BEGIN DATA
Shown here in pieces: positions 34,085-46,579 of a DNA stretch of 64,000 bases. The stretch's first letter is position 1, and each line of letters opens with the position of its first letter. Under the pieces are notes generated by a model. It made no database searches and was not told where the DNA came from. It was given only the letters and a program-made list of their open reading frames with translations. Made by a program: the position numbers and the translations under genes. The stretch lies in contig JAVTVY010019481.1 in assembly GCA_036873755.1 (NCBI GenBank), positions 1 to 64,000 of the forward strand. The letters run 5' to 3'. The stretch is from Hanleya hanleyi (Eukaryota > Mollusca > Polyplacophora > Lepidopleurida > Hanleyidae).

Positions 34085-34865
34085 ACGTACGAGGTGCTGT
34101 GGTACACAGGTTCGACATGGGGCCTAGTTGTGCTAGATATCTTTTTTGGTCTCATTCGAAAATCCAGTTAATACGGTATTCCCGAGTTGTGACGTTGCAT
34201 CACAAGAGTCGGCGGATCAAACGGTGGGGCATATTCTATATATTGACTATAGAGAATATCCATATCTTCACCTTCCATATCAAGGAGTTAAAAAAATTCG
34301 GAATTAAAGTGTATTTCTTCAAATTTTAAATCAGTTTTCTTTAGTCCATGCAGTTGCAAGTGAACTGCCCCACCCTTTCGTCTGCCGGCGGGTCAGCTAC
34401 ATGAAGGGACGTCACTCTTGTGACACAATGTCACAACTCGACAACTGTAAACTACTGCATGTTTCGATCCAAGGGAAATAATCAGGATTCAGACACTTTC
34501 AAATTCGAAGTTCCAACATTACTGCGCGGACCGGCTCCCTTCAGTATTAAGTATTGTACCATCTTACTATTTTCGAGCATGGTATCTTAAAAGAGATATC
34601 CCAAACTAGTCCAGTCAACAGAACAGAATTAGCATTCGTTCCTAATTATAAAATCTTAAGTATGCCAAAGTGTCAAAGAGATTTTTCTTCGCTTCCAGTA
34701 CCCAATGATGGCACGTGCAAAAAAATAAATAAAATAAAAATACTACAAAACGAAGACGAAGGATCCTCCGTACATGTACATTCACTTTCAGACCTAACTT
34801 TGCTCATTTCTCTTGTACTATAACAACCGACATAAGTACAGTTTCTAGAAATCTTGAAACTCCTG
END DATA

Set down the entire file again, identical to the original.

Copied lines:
Shown here in pieces: positions 34,085-46,579 of a DNA stretch of 64,000 bases. The stretch's first letter is position 1, and each line of letters opens with the position of its first letter. Under the pieces are notes generated by a model. It made no database searches and was not told where the DNA came from. It was given only the letters and a program-made list of their open reading frames with translations. Made by a program: the position numbers and the translations under genes. The stretch lies in contig JAVTVY010019481.1 in assembly GCA_036873755.1 (NCBI GenBank), positions 1 to 64,000 of the forward strand. The letters run 5' to 3'. The stretch is from Hanleya hanleyi (Eukaryota > Mollusca > Polyplacophora > Lepidopleurida > Hanleyidae).

Positions 34085-34865
34085 ACGTACGAGGTGCTGT
34101 GGTACACAGGTTCGACATGGGGCCTAGTTGTGCTAGATATCTTTTTTGGTCTCATTCGAAAATCCAGTTAATACGGTATTCCCGAGTTGTGACGTTGCAT
34201 CACAAGAGTCGGCGGATCAAACGGTGGGGCATATTCTATATATTGACTATAGAGAATATCCATATCTTCACCTTCCATATCAAGGAGTTAAAAAAATTCG
34301 GAATTAAAGTGTATTTCTTCAAATTTTAAATCAGTTTTCTTTAGTCCATGCAGTTGCAAGTGAACTGCCCCACCCTTTCGTCTGCCGGCGGGTCAGCTAC
34401 ATGAAGGGACGTCACTCTTGTGACACAATGTCACAACTCGACAACTGTAAACTACTGCATGTTTCGATCCAAGGGAAATAATCAGGATTCAGACACTTTC
34501 AAATTCGAAGTTCCAACATTACTGCGCGGACCGGCTCCCTTCAGTATTAAGTATTGTACCATCTTACTATTTTCGAGCATGGTATCTTAAAAGAGATATC
34601 CCAAACTAGTCCAGTCAACAGAACAGAATTAGCATTCGTTCCTAATTATAAAATCTTAAGTATGCCAAAGTGTCAAAGAGATTTTTCTTCGCTTCCAGTA
34701 CCCAATGATGGCACGTGCAAAAAAATAAATAAAATAAAAATACTACAAAACGAAGACGAAGGATCCTCCGTACATGTACATTCACTTTCAGACCTAACTT
34801 TGCTCATTTCTCTTGTACTATAACAACCGACATAAGTACAGTTTCTAGAAATCTTGAAACTCCTG